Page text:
## Explanation

In this example, the goal is to copy every nth value from column B, where n is a variable that can be changed as needed.

In Excel, it's difficult to create formulas that skip rows following a certain pattern, because the references in the formula will automatically change as the formula is copied in 1-step increments across cells. However, with a little work it's possible to construct formula references that follow specific patterns. In this example, we are using the OFFSET function, which is designed to create references to other cells, or cell ranges, based on a given starting point, or origin.

### Starting at n

In the example shown, the formula in D5, copied down, is:

```
=OFFSET($B$5,ROW(D1)*3-1,0)
```

which copies every third value from the range B5:B59, starting at B7, which is the third cell in the range. The starting point inside the OFFSET function is the *reference* argument, provided as an absolute reference:

```
=OFFSET($B$5
```

The reference to B5 is locked so that it won't change as the formula is copied down. The next argument is *rows*, which indicates the desired row offset from the starting reference. Rather than a typical hardcoded number, rows is provided as an expression that calculates the required offset:

```
ROW(D1)*3)-1 // calculate rows offset
```

This is where n is provided as 3, in order to copy every third value. Here, the ROW function is used to get the row number for cell D1. We start with D1 because we want to start with 1 for the first value. As the formula is copied down the column, the value returned by ROW increments by 1 because the reference to D1 is relative. This result from ROW is multiplied by n, which is what creates the "every nth" pattern, in this case, "every 3rd". As the formula is copied down, the expression is evaluated like this:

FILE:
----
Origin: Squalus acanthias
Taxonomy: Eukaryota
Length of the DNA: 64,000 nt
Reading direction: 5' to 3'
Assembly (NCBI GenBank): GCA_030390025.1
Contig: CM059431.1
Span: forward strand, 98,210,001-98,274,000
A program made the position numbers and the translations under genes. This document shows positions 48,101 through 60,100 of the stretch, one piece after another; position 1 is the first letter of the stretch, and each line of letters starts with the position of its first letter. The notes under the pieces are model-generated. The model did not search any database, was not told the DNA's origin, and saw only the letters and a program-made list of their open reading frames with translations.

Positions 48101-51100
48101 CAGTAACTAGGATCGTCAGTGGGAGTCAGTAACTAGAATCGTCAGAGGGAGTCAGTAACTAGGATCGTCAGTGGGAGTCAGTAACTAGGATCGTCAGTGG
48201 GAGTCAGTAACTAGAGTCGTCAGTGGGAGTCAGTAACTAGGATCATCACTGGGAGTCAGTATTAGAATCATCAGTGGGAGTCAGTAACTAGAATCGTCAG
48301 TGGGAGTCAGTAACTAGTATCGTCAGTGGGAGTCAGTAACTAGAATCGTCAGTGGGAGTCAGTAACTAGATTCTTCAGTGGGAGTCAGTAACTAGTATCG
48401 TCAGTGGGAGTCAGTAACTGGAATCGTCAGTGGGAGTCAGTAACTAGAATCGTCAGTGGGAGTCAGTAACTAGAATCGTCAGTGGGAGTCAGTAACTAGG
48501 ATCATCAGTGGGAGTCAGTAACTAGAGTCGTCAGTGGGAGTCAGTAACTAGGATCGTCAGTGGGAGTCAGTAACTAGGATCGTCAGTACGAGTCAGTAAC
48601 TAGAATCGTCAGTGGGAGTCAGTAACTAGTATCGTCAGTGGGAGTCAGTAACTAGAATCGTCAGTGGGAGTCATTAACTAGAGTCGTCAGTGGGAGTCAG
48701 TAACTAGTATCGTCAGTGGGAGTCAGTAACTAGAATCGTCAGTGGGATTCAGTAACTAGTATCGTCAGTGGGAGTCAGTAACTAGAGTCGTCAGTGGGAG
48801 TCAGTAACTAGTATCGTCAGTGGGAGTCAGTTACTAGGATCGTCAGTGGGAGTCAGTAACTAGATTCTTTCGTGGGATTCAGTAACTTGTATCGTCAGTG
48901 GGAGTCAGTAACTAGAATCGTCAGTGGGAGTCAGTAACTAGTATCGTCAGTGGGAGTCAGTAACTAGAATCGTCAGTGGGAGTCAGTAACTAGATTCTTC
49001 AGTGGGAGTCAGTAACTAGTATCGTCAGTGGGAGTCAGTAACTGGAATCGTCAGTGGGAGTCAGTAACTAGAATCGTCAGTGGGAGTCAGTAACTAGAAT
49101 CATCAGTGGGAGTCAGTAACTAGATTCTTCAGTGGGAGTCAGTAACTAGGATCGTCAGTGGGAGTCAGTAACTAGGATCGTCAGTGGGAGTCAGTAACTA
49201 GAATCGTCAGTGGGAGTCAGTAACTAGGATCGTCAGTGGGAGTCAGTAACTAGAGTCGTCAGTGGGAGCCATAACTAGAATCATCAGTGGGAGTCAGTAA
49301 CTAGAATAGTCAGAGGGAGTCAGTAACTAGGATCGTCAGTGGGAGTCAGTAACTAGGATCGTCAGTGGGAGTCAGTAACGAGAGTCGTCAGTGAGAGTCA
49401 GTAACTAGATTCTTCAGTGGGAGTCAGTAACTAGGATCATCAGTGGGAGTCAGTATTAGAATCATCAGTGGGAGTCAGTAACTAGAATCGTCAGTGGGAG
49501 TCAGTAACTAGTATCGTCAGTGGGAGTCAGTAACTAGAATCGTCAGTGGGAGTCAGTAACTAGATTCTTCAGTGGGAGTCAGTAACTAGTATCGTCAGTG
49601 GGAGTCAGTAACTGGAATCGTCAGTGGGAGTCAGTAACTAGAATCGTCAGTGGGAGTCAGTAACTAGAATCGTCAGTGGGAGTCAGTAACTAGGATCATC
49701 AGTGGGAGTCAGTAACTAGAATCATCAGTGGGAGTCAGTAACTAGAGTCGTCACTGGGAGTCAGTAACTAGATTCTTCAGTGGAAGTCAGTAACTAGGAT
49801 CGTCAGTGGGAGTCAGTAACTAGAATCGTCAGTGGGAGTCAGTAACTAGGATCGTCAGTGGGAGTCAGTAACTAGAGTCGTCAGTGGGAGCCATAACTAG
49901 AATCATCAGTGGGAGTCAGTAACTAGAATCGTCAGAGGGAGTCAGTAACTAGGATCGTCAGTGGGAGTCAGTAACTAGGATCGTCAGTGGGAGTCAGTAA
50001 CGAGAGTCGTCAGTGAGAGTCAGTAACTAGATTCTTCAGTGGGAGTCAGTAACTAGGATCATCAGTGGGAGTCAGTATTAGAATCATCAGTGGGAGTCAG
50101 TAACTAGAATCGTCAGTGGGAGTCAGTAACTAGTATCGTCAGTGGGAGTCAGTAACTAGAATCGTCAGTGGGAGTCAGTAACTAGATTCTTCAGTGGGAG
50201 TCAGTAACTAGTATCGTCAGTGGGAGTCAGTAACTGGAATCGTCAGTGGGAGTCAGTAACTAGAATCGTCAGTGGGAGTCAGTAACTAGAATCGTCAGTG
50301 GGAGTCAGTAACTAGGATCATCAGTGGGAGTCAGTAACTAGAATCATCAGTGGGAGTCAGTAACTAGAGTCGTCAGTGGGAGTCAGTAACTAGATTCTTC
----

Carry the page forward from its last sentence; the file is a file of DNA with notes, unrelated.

```
ROW(D1)*3-1 // returns 2
ROW(D2)*3-1 // returns 5
ROW(D3)*3-1 // returns 8
```

These numbers may look odd to you in the context of "every 3rd value" but remember, this is an *offset*, starting with cell B5. The reason we subtract 1 is because the OFFSET function doesn't include the reference cell when the rows argument is applied. In other words, offsetting by one row from A1 returns A2:

```
=OFFSET(A1,1,0) // returns A2
```

Subtracting 1 takes this behavior into account.

Finally, the columns argument is provided as zero (0), since we don't want any column offset; we want to stay in column B. As the formula is copied down, it returns the required references:

```
=OFFSET($B$5,ROW(D1)*3-1,0) // returns B7
=OFFSET($B$5,ROW(D2)*3-1,0) // returns B10
=OFFSET($B$5,ROW(D3)*3-1,0) // returns B13
```

The number n can be changed as needed. For example, if n is changed to 5, the formula will pick up every 5th value.

### Starting at 1

To start copying at the first row in a given range, then follow the "every nth" pattern afterward, you can adjust the formula like this:

```
=OFFSET($B$5,(ROW(A1)-1)*n,0)
```

In this version, we subtract 1 directly from the result from the ROW function. This "zeros out" the first instance of rows, so that OFFSET returns a reference to the current cell. The formula in cell F5 uses this approach:

```
=OFFSET($B$5,(ROW(F1)-1)*3,0)
```

The results can be seen in column F.